United States Verdi, Aida: Soloists, Cincinnati Opera, Carlo Rizzi (conductor), Music Hall. Cincinnati, Ohio. 18.7.2013 (RDA)
Aida – Latonia Moore
Amneris – Michelle DeYoung
Radames – Antonello Palombi
Amonasro – Gordon Hawkins
Ramfis – Morris Robinson
The King of Egypt – Gustav Andreassen
High Priestess – Alexandra Schoeny
Messenger – W. Andrew Jones
Stage Director – Bliss Herbert
Scenic & Costume Designer – Allen Charles Klein
Choreography – Rosa Mercedes
Lighting – Thomas C. Hase
In 1867 Verdi was asked to write an opera for the opening of the Suez Canal in 1869, but the accumulation of other commitments and various health problems caused him to drag his feet on the lucrative commission, and Aida had to wait for its premiere at the Cairo Opera House until December of 1871. The cranky and out-of-sorts Maestro refused to travel to Egypt for the premiere, choosing instead to attend the Milan opening night of his latest work in 1872. The opera was a sensational success and, within a few years, made its way to every major opera house around the world. Aida is by far the grandest, largest in scope—and for this listener one of the most beautiful—of Verdi’s late operas. Singers capable of handling the long Verdi line and trumpeting the big moments are essential, embedded as it is in our minds by memories of so many great artists of the past. The Cincinnati Opera delivers an Aida to make us all proud.
Latonia Moore, a young spinto soprano with awesome reserves in the upper and lower range, an unflagging legato line and plenty of heft in the middle voice sang “Ritorna vincitor,” unleashing her voluminous voice in the opening middle passages and then tapering off to a lovely pianissimo for “Numi, pieta del mio soffrir.” Her Nile scene proved beyond a doubt that she owns the role with a meltingly sung “O patria mia,” easily rising to the notorious high C at the end with total aplomb.
Tenore di forza Antonello Palombi is an exceptional member of a new generation of Italian singers who have moved into the international opera circuit with impressive results. The young singer is a burly fellow with the physique of a warrior and a voice to match, and stopped the show with a flawless “Celeste Aida” that he then capped with a gorgeous messa di voce on the cliffhanger high B-flat Verdi assigned to his Radames.
Voluptuous and enticing in both her encounters with Radames, terrifying as a force of nature in her confrontation with the executioners in the final act, and ultimately poignant in her final prayer in the last moments of the opera, Michelle DeYoung, as Amneris, is a big-league Verdi mezzo with looks, presence and ample voice.
Gordon Hawkins, a baritone with a rock-solid voice, made an admirable impression as Amonasro, noble but wily in his address to the Pharaoh, gently paternal in “Pensa che un popolo vinto, stracciato…” and blood-curling in his thundering condemnation of his enslaved daughter.
The ever-impressive Morris Robinson continues to grow in his more frequent forays into the big Verdi roles in a carefully guided but fast-rising career. His Ramfis is authoritative and formidable. Robinson is a Cincinnati favorite and this listener longs to hear him in a major Verdi role. This is a one-in-a-thousand voice, not one in-the-making—think Guardiano, Fiesco, Silva, or Procida—a major singer ready to go.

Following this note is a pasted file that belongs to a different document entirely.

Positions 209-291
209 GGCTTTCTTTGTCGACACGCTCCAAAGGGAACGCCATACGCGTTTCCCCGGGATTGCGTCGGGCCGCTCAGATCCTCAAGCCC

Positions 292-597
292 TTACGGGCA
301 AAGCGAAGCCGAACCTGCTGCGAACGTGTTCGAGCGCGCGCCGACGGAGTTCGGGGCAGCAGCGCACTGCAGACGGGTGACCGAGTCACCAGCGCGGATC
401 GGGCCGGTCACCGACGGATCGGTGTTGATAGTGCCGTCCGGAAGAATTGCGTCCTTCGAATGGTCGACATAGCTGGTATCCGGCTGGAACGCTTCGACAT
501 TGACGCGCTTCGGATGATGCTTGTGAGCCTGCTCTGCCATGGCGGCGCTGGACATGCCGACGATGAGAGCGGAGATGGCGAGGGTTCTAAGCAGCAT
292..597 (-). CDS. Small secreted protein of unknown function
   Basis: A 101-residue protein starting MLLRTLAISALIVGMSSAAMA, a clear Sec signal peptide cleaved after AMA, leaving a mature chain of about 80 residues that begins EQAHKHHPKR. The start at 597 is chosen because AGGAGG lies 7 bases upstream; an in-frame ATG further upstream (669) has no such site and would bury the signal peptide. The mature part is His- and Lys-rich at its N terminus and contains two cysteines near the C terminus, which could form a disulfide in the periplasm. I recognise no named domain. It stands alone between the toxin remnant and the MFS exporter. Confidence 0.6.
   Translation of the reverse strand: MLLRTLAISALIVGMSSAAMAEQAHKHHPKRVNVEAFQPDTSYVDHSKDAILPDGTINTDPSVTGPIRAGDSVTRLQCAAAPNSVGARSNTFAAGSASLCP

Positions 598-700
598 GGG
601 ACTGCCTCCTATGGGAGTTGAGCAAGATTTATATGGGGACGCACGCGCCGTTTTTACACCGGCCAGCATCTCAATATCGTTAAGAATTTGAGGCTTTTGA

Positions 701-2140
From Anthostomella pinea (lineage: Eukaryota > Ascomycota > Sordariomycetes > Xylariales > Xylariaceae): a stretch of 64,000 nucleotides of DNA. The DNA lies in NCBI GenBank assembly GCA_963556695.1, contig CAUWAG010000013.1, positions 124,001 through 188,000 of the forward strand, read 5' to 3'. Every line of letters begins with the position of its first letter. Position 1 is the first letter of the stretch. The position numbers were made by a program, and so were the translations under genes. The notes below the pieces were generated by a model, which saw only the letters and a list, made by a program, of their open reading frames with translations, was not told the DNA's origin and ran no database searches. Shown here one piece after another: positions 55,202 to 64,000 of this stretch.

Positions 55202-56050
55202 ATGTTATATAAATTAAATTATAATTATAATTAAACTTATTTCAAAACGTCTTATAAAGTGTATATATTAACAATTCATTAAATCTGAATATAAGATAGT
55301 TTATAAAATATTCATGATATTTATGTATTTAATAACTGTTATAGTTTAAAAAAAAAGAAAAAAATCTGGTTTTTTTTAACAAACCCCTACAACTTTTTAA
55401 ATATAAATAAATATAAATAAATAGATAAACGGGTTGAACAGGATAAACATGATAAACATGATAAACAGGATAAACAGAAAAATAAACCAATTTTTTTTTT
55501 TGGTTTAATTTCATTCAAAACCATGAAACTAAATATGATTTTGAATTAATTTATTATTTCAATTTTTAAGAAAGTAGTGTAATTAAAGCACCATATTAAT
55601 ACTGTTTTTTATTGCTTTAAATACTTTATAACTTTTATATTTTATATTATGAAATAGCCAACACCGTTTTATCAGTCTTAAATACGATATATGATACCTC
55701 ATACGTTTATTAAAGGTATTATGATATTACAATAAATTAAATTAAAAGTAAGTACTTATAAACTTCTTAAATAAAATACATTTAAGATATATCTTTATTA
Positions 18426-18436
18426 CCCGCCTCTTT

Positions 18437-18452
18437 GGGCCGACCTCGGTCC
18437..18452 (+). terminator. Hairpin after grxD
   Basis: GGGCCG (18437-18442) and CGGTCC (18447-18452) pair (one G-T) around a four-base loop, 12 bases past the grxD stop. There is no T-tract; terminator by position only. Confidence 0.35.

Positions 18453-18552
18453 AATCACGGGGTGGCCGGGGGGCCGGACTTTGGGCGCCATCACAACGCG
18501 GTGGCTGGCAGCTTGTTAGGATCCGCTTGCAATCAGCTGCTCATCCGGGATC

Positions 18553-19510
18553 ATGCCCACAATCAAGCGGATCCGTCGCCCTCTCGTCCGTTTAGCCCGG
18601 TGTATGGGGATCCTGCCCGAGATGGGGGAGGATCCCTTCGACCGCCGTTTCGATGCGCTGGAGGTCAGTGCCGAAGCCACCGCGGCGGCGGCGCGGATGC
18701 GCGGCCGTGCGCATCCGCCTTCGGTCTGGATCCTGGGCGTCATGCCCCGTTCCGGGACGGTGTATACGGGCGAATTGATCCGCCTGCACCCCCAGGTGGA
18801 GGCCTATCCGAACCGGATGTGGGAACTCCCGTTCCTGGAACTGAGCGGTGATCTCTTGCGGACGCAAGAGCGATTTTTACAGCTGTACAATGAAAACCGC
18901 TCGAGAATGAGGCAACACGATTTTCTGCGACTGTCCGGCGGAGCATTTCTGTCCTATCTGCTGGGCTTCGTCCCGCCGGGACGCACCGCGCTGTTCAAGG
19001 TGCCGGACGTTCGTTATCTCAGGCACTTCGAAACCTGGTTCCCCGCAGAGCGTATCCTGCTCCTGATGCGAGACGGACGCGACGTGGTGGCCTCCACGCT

In the supporting roles of the King of Egypt, the messenger, and the off-stage voice of a priestess, bass Gustav Andreassen, tenor W. Andrew Jones and soprano Alexandra Schoeny, respectively, sang their brief but important assignments with utmost professionalism.
Conductor Carlo Rizzi paced the performance perfectly, ever helpful to the singers’ needs, and elicited a unified sound from the orchestra that accompanied the stage forces with sensitivity. Yet he cut loose in the big moments, never more so than in the triumphal march.
The world-class production by Bliss Herbert and Allen Charles Klein is dramatically and visually accurate and satisfying, carefully observing Verdi’s and librettist Ghislanzoni’s stage directions, and insightful in its response to the between-the-lines messages the composer provided to his designers and directors. Special mention must be made of the wonderful work of the Cincinnati Opera chorus under the direction of Henry Venanzi, and the splendid and poetic lighting of Thomas C. Hase.
Verdi wrote extended dance sequences for those houses that demanded them—especially the Paris Opera. In the case of Aida, the Khedive of Egypt must have asked the Maestro to provide some ballet sequences, and Verdi obliged with the Consecration scene, the charming dance of the slave children in the second scene of Act I, just prior to the triumphal march in which substantial dancing and stylized movement are needed. The production choreographer, Rosa Mercedes zeroed in on the essence of what ancient Egyptian dance must have looked like, responding to Verdi’s music with a mix of hieratic poses, some complex acrobatic sequences for the male dancers and the children, and some terrific ensemble work throughout. Her contribution never called undue attention to itself but seamlessly blended into the dramatic and musical fabric.
Aida’s ingredients make a potent operatic brew: grandeur in the larger choral scenes—the declaration of war, the consecration scene, the triumphal march, and the judgment of Radames—and intimacy and honest acting when only two people are onstage. With this brilliant and flawless production the Cincinnati Opera—America’s second oldest company— continues to claim its place at the forefront.
Rafael de Acha